Kenya is now seeking a $2.5 billion (Ksh250 billion) Eurobond from Europe and the United States in a bid to finance its budget, service loans that have matured and complete stalled projects.
According to reports, treasury officials last week flew to US and Europe to seek he loan, the country’s third in half a decade.
The East African reports that the Treasury officials were due to start meeting investors on Thursday May 9 to market the bond which is being sold in two tranches of 12 and 31 years.
This comes days after Kenya’s quest for a Ksh386 billion loan from China was allegedly denied when President huru Kenyatta visited the country in the company of opposition leader Raila Odinga.
Kenya is looking to service a $750 million (Ksh75 billion) Eurobond priced at 5.875 per cent that is due for payment this June. Also, the country seeks to finance its Ksh2.7 trillion 2019/2020 budget, which is projected to have a deficit of Ksh607.8 billion.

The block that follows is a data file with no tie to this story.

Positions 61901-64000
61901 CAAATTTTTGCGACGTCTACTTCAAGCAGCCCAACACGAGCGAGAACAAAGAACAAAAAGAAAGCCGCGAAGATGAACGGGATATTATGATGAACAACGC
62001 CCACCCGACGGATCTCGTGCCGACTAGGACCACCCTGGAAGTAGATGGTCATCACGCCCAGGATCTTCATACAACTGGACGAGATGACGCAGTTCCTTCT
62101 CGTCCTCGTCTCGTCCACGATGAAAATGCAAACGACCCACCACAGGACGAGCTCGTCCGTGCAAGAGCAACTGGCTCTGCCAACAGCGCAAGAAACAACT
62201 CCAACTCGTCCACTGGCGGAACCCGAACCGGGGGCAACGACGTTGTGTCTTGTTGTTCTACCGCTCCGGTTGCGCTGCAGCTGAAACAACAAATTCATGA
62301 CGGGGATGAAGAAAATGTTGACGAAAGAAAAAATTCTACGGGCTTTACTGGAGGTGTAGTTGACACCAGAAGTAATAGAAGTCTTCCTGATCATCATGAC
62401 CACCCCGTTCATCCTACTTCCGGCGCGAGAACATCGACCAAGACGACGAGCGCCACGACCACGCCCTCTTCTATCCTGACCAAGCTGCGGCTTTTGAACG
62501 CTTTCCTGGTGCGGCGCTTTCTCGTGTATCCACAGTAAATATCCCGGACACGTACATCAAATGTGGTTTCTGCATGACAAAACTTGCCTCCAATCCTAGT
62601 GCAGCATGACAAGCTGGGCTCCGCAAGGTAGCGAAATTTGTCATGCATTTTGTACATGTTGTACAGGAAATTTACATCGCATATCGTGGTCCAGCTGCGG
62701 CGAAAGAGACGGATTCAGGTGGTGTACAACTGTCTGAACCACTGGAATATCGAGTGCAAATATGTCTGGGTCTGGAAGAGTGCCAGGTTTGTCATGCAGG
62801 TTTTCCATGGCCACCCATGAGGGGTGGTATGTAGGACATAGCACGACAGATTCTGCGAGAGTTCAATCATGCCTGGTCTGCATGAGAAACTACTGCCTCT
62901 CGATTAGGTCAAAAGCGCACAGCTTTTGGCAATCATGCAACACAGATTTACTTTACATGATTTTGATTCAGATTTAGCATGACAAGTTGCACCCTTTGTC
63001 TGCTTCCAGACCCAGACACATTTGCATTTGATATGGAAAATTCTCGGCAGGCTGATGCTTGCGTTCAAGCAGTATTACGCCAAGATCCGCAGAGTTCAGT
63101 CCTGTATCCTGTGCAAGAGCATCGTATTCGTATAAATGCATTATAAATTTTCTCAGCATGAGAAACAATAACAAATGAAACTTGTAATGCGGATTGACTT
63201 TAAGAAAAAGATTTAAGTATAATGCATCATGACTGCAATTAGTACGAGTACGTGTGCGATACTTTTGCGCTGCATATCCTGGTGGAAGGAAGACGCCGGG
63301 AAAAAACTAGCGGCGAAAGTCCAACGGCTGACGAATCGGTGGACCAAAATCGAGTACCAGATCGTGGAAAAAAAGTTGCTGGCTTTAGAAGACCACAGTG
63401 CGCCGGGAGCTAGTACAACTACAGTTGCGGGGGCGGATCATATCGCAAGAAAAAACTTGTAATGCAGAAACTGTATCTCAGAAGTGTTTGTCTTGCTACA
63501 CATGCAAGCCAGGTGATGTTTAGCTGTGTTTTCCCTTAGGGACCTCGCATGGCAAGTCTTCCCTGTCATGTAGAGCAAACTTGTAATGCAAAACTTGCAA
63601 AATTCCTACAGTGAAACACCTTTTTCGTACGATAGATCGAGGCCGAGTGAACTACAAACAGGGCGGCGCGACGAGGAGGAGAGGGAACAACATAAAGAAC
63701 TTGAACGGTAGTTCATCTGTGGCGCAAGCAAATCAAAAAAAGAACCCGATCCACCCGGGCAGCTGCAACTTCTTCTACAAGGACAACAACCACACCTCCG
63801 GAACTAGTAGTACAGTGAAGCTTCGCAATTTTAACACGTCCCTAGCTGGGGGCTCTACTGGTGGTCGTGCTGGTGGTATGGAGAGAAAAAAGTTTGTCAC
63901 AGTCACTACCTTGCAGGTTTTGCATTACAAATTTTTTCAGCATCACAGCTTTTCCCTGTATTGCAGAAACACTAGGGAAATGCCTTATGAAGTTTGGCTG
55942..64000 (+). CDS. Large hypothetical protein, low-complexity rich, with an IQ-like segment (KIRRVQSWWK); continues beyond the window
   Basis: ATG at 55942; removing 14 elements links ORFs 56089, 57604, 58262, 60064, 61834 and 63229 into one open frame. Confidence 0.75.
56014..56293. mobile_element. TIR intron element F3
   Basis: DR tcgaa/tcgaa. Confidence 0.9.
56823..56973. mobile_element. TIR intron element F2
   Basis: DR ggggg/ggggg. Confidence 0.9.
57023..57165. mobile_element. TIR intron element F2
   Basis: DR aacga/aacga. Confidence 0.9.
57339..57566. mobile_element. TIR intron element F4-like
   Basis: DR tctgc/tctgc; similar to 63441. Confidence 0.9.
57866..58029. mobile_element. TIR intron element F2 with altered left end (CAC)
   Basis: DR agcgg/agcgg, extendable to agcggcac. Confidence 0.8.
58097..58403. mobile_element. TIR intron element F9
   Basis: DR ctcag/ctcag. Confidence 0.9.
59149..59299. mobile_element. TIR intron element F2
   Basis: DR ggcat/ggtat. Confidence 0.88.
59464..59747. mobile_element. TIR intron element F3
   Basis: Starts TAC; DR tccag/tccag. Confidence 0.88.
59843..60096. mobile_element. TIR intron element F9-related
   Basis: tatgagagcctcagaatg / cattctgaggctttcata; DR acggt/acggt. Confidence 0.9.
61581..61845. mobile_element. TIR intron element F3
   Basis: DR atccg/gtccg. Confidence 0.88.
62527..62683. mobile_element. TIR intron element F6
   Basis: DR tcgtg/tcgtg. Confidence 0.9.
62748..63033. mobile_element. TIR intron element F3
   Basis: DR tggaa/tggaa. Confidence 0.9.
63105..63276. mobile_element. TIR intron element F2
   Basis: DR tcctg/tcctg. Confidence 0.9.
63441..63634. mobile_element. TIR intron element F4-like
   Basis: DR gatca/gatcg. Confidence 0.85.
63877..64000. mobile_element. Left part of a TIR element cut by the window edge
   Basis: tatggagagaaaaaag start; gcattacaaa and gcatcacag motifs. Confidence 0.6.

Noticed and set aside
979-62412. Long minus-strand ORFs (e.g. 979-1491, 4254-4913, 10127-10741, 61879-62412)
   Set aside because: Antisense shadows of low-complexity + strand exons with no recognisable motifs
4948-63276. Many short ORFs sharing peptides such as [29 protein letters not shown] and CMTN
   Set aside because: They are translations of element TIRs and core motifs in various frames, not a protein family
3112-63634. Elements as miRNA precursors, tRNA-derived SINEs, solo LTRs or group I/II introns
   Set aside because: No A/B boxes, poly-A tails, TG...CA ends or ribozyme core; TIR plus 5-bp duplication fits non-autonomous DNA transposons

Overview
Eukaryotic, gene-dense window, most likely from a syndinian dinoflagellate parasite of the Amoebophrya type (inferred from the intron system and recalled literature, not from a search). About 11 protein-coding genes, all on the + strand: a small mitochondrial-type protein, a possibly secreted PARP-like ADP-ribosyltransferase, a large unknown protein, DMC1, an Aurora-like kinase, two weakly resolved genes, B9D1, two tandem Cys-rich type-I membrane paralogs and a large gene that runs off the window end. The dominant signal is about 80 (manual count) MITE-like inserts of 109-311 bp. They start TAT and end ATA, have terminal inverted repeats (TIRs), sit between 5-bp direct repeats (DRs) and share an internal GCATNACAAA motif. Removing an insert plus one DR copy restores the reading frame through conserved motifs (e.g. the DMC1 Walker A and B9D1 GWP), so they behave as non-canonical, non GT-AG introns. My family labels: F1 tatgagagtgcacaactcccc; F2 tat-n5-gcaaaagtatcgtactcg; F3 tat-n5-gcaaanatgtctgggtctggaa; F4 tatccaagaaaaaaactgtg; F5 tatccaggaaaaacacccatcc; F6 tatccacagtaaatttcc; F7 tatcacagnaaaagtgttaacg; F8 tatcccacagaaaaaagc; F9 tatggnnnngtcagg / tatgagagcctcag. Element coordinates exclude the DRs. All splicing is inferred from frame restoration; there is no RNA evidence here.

However, the new Eurobond might be a tall order for Kenya, as investors might shy away due to a move by the International Monetary Fund’s to withdraw $1.5 billion (Ksh150 billion) standby facility last year.
Also, IMF downgraded Kenya’s debt distress rating from low to moderate last October.
Kenya has grown an escalated appetite for loans in the past three years, with financial experts warning that Kenya could be unable to service her loans in future.
Kenya’s public debt crossed Ksh5.27 trillion last December, the Treasury statistics show, up from Ksh4.57 trillion a year earlier and Ksh3.83 trillion in December 2016.
In her 2019/2020 budget, Kenya will use Ksh551 billion to repay debts, a Ksh61 billion more than the Ksh490 billion spent this year. This will be 30.6 percent of the total revenue collection projected in the year.
The Kenya Revenue Authority is expected to collect Ksh1.8 trillion as ordinary revenues. The total revenue collections, including Appropriation in Aid (AIA), will be Ksh2.1 trillion.